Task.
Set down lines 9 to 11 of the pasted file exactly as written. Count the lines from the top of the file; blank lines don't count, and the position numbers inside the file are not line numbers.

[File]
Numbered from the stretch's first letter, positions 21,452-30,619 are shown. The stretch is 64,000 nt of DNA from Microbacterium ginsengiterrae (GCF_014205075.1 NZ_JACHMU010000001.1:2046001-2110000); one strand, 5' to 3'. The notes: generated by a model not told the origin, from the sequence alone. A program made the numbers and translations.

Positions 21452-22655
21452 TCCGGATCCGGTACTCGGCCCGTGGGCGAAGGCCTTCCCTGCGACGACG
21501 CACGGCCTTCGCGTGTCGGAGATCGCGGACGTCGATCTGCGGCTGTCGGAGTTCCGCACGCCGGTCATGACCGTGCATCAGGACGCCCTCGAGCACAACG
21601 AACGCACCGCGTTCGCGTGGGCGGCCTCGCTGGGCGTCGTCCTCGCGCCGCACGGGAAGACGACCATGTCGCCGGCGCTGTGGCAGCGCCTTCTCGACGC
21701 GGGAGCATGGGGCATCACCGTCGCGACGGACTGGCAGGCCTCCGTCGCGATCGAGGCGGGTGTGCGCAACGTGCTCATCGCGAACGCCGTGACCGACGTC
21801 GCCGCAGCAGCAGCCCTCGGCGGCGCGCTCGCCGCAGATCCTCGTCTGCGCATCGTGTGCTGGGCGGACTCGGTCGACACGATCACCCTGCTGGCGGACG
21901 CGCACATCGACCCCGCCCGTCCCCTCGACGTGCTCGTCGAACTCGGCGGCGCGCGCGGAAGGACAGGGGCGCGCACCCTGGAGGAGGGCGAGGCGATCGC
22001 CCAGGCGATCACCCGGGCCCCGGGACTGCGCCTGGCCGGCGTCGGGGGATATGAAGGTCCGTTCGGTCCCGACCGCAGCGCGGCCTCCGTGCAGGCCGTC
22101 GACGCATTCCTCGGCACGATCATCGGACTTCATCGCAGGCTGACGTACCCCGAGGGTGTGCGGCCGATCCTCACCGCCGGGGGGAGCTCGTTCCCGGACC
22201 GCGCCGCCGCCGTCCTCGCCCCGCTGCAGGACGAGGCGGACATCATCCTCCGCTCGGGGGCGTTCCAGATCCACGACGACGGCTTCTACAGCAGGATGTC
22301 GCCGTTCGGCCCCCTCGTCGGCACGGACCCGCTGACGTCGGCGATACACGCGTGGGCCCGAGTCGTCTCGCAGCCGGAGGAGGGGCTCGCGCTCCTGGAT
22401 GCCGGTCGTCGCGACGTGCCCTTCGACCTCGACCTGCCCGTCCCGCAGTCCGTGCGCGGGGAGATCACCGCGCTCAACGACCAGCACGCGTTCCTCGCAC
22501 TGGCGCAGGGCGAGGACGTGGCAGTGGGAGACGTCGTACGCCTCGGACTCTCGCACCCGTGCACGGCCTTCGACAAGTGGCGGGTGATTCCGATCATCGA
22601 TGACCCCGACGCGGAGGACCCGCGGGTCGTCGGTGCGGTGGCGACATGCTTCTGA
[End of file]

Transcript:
22001 CCAGGCGATCACCCGGGCCCCGGGACTGCGCCTGGCCGGCGTCGGGGGATATGAAGGTCCGTTCGGTCCCGACCGCAGCGCGGCCTCCGTGCAGGCCGTC
22101 GACGCATTCCTCGGCACGATCATCGGACTTCATCGCAGGCTGACGTACCCCGAGGGTGTGCGGCCGATCCTCACCGCCGGGGGGAGCTCGTTCCCGGACC
22201 GCGCCGCCGCCGTCCTCGCCCCGCTGCAGGACGAGGCGGACATCATCCTCCGCTCGGGGGCGTTCCAGATCCACGACGACGGCTTCTACAGCAGGATGTC